According to Alstom, the test comprised the demonstration of the performance of the railway system, from power supply to signalling systems, using the trains which have already been delivered.
Alstom is supplying 69 Metropolis trains, Urbalis signalling, the energy recovery system Hesop as well as tracks for the FAST Consortium, which won the contract for lines 4, 5 and 6 of the six-line Riyadh Metro.
The Metropolis-based trains for Riyadh are composed of two cars per set and is 36 metres long, Alstom said.
Arriyadh Development Authority (ADA), the project client, has yet to award the contracts to operate and maintain (O&M) Riyadh Metro’s six lines.
It is understood that RATP Dev and Keolis, also of France, as well as Italy’s Ansaldo, now part of Japan’s Hitachi, were the frontrunners for the contracts, which were expected to be awarded in October last year, following the completion of the bids evaluation process.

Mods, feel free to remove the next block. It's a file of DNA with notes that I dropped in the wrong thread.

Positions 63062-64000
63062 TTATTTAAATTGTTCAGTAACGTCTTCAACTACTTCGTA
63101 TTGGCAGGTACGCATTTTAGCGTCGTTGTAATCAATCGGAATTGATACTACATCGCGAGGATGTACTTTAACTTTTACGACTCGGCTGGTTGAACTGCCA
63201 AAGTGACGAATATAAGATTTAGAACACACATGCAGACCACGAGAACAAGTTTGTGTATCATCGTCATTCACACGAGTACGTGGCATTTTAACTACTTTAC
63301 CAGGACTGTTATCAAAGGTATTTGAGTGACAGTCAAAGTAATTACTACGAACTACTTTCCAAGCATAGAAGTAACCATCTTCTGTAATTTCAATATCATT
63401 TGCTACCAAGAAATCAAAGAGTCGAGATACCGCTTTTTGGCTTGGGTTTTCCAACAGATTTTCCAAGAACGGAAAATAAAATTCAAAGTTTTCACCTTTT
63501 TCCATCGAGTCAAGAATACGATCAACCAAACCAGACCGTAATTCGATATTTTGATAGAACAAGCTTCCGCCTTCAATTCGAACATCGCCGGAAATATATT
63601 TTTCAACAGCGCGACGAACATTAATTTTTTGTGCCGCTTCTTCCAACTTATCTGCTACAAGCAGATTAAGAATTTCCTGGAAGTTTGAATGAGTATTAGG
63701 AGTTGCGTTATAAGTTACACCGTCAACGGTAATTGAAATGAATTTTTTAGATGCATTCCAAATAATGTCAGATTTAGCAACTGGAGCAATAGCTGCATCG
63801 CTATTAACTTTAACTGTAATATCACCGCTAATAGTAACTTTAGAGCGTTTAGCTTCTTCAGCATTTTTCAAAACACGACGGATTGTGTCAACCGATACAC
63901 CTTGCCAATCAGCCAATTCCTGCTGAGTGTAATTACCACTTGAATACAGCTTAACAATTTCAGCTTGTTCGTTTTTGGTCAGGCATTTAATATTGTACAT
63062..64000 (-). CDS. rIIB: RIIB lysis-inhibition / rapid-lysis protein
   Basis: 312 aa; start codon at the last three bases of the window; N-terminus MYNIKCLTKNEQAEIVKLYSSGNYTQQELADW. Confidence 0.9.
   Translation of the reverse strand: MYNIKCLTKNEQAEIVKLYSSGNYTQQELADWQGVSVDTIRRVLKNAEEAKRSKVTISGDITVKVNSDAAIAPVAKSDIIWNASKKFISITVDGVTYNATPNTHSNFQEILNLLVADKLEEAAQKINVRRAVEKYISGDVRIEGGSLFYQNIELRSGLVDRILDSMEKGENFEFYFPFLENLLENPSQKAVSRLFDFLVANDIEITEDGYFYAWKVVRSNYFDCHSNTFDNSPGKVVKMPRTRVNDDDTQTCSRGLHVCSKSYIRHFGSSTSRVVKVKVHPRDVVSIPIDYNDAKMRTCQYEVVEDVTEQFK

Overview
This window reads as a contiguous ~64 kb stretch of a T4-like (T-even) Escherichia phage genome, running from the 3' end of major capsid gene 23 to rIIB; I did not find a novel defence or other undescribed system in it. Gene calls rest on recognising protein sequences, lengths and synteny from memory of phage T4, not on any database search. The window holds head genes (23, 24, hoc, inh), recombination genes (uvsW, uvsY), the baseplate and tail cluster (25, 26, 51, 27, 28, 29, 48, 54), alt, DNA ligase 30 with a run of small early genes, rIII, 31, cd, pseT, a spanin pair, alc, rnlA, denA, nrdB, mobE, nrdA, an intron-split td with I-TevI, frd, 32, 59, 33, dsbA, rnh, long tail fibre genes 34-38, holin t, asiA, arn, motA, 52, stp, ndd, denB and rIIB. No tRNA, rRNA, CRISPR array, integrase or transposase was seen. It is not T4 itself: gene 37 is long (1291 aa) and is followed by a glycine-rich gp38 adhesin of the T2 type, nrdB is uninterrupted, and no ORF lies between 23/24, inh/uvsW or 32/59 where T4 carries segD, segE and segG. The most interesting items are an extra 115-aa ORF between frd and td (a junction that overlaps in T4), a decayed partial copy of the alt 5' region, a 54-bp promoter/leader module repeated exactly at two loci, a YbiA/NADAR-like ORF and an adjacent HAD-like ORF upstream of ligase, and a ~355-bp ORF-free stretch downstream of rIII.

However, the award of the contracts has been delayed.
One of the bidders, UK-based Serco Group, pulled out of the tender last year citing “longer than anticipated tendering process”.
ADA has said it is likely to select two or three firms to operate and maintain Riyadh Metro’s six lines.
Construction works on the metro are expected to be completed in late 2019.
Extending 176.5 kilometres, the Riyadh Metro is more than twice as long as the Dubai Metro’s first phase. It will feature 85 stations.
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